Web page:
Just a pause to wish all those who read this blog a Merry Christmas and a Happy New Year. I am about 35,000 words into Enemy of My Enemy and still wondering if I can wrap up all the plot points from Northwest Passage in one book or if I’ll have to write another in the series.
Someone asked me this on a message board where I post, and I thought it would be informative for anyone who actually reads this blog as well so I am reposting it here.
I couldn’t tell you how to get picked up by a publisher, because I never had that happen to me despite having a real literary agent and trying hard for several years.
I can tell you how to write a book…or at least how I do it.
First of all, you have to have a story you want to tell. That sounds basic, but I can’t count the number of books I’ve read that don’t seem to have any compelling story the author wants to tell. Things happen, it’s all vaguely connected, but there’s no “sit down by the fire and let me tell you a story” feel to it. You need to have a good tale that’s just bursting to work its way out of your head and onto your keyboard.
Second, you have to come up with characters that people will care about. Again, sounds basic, but it’s even rarer than the first one. A lot of characters in fiction are cardboard cutouts with no depth to them, and only serve as sounding boards or hand puppets for the author. The best characters will write your story for you. It’s happened to me many times…I’d have an idea where I wanted the plot to go, but when some momentous event happened in the story, I’d start thinking not what I’d decided to do next but “what would Jason McKay and Shannon Stark do now?” If you can ask that question of your characters and the answer winds up being different than the plot you outlined, you’ve got some good characters.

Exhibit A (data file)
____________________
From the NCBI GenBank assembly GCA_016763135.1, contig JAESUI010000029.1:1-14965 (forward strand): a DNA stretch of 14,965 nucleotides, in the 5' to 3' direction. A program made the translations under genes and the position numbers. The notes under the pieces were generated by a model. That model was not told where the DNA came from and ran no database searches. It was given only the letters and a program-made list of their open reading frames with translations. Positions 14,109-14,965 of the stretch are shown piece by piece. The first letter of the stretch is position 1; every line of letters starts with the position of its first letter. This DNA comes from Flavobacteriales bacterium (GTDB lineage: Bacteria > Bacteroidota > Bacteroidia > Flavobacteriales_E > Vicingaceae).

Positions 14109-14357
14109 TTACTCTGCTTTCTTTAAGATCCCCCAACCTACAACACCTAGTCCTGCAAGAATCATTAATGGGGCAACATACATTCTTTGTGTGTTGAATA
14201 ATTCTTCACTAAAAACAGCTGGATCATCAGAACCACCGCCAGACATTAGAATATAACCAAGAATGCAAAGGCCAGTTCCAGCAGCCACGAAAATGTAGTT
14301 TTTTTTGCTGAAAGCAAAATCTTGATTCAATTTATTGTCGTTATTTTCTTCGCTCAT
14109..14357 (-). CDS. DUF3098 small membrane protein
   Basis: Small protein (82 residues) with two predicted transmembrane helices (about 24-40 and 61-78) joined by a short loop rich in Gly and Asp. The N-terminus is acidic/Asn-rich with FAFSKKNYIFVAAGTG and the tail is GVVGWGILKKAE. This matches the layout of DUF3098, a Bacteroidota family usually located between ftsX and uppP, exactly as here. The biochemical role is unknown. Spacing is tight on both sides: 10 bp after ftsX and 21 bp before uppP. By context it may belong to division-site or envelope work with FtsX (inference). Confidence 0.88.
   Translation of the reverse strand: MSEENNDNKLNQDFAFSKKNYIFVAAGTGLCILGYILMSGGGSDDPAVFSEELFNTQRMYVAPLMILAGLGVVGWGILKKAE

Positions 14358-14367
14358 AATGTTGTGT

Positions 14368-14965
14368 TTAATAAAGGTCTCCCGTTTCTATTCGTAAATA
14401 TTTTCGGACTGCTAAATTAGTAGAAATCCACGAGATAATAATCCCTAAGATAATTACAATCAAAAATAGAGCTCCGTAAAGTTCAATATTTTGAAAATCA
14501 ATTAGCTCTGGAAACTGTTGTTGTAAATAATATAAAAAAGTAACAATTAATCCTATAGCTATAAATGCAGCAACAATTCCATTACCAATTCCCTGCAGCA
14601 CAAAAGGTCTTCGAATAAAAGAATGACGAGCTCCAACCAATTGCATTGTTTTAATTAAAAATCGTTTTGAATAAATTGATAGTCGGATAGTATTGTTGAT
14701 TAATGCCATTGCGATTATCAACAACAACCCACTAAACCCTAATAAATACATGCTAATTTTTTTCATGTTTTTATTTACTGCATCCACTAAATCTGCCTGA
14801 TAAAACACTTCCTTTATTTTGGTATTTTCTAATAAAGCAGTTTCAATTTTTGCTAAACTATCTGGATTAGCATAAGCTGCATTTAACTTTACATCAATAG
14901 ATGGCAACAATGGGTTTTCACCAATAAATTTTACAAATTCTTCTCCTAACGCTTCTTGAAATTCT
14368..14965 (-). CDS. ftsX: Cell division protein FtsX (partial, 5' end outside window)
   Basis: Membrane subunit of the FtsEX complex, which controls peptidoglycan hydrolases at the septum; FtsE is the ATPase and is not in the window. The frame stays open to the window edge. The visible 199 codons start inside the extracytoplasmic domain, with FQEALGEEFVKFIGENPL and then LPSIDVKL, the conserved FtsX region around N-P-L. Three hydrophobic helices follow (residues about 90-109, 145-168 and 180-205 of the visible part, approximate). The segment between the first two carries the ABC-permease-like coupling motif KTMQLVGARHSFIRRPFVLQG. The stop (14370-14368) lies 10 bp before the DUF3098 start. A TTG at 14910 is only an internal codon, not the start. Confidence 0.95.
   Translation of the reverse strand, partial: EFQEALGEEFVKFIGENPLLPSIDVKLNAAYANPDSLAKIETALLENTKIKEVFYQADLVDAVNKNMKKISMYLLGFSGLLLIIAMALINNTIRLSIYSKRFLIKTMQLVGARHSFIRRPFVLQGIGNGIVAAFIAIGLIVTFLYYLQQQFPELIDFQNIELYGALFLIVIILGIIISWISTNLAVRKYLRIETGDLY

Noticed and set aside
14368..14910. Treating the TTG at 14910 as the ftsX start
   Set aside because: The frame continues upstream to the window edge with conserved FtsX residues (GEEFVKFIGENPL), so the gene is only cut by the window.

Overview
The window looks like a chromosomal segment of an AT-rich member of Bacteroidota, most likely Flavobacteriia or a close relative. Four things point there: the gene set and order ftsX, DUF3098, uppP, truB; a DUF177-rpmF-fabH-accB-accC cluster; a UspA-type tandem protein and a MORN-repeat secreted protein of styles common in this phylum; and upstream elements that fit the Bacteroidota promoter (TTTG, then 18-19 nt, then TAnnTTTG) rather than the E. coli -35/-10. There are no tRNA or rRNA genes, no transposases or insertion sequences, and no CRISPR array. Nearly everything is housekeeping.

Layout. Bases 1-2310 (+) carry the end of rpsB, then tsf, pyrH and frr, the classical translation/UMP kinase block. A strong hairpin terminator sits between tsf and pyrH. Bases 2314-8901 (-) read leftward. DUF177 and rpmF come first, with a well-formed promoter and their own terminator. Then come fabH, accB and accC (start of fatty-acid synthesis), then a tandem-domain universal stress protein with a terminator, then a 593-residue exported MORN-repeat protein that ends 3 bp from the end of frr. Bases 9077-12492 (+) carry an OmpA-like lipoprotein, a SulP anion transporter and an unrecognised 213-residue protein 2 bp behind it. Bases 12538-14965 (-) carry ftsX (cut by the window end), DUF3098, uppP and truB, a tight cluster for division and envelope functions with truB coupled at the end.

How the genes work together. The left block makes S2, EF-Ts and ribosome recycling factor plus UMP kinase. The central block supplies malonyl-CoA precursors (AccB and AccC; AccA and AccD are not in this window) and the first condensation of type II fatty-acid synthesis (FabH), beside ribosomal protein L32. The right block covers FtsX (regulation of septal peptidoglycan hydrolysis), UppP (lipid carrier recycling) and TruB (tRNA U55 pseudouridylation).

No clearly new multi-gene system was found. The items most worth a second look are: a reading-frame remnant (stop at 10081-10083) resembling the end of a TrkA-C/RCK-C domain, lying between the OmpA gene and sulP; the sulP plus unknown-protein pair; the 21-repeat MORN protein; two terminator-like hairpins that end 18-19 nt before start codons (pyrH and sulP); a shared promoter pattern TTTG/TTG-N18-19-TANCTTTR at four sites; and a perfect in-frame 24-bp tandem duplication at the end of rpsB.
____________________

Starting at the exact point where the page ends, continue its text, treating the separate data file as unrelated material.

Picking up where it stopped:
Third, you have to be able to slog through the “middle parts.” Writing a beginning is easy. If you’ve done it right, the end writes itself and the big action-filled sequences are fun to write and don’t seem to last long enough. But you still have to get through those parts inbetween where it seems like you’re just killing time between one plot point and the next but what you’re really doing is filling in the parts of the story that connect things and make people care who lives and dies or succeeds and fails by the end of the book. You can’t just cruise through them half-assed, you have to work at them. That’s the real work of writing for me, getting through those “middle parts.”
Last, give your readers closure. Don’t leave plot threads hanging, don’t leave anything unresolved that you’ve made important to the reader. That’s cheating, whether or not you intend there to be another book.
I personally write and sell my own books via self-publishing on Amazon for Kindle and I’ve been fairly successful at it. Stephen King once said that if you can pay a utility bill with what you’ve made writing, you’re a successful author. I could have bought a very nice car with what I’ve made in four years. (Not that I did buy one. My car is an econobox.) The most important part about self publishing is to know your genre and know your market. Things you do to market your books aren’t nearly as important as writing a book for which there is already an established market.
Anyway, good luck. Keep writing and if you can’t find a traditional publisher to buy it, publish it yourself. If nothing else, someone besides you and your friends and family will wind up reading it and you might get some good criticism at least.